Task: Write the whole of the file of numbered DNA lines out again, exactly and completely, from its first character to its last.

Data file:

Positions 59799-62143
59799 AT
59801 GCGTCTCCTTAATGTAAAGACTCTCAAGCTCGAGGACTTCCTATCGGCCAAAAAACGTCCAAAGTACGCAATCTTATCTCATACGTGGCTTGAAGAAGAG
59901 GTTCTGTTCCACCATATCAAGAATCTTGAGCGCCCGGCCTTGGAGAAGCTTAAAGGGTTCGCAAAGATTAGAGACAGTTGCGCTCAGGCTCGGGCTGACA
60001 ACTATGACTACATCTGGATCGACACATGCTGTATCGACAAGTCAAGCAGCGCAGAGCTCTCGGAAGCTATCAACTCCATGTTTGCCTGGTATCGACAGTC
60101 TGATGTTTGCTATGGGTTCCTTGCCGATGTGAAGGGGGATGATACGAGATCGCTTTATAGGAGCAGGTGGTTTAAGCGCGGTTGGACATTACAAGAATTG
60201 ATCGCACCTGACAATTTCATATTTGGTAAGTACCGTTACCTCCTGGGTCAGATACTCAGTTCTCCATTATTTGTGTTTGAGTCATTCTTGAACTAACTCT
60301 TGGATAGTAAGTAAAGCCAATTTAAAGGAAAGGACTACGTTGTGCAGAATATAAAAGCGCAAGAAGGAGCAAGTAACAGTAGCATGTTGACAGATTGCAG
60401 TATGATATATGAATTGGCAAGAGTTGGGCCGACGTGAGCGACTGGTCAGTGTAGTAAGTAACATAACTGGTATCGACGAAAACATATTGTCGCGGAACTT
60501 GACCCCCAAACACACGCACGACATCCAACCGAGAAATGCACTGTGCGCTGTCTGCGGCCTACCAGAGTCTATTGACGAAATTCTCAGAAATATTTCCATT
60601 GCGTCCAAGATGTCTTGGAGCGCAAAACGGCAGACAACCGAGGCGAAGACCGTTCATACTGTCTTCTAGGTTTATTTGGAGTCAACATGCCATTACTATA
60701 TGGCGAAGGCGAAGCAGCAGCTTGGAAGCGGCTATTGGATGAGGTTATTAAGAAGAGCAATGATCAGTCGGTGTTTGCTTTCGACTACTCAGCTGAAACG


Positions 59799-62143
59799 AT
59801 GCGTCTCCTTAATGTAAAGACTCTCAAGCTCGAGGACTTCCTATCGGCCAAAAAACGTCCAAAGTACGCAATCTTATCTCATACGTGGCTTGAAGAAGAG
59901 GTTCTGTTCCACCATATCAAGAATCTTGAGCGCCCGGCCTTGGAGAAGCTTAAAGGGTTCGCAAAGATTAGAGACAGTTGCGCTCAGGCTCGGGCTGACA
60001 ACTATGACTACATCTGGATCGACACATGCTGTATCGACAAGTCAAGCAGCGCAGAGCTCTCGGAAGCTATCAACTCCATGTTTGCCTGGTATCGACAGTC
60101 TGATGTTTGCTATGGGTTCCTTGCCGATGTGAAGGGGGATGATACGAGATCGCTTTATAGGAGCAGGTGGTTTAAGCGCGGTTGGACATTACAAGAATTG
60201 ATCGCACCTGACAATTTCATATTTGGTAAGTACCGTTACCTCCTGGGTCAGATACTCAGTTCTCCATTATTTGTGTTTGAGTCATTCTTGAACTAACTCT
60301 TGGATAGTAAGTAAAGCCAATTTAAAGGAAAGGACTACGTTGTGCAGAATATAAAAGCGCAAGAAGGAGCAAGTAACAGTAGCATGTTGACAGATTGCAG
60401 TATGATATATGAATTGGCAAGAGTTGGGCCGACGTGAGCGACTGGTCAGTGTAGTAAGTAACATAACTGGTATCGACGAAAACATATTGTCGCGGAACTT
60501 GACCCCCAAACACACGCACGACATCCAACCGAGAAATGCACTGTGCGCTGTCTGCGGCCTACCAGAGTCTATTGACGAAATTCTCAGAAATATTTCCATT
60601 GCGTCCAAGATGTCTTGGAGCGCAAAACGGCAGACAACCGAGGCGAAGACCGTTCATACTGTCTTCTAGGTTTATTTGGAGTCAACATGCCATTACTATA
60701 TGGCGAAGGCGAAGCAGCAGCTTGGAAGCGGCTATTGGATGAGGTTATTAAGAAGAGCAATGATCAGTCGGTGTTTGCTTTCGACTACTCAGCTGAAACG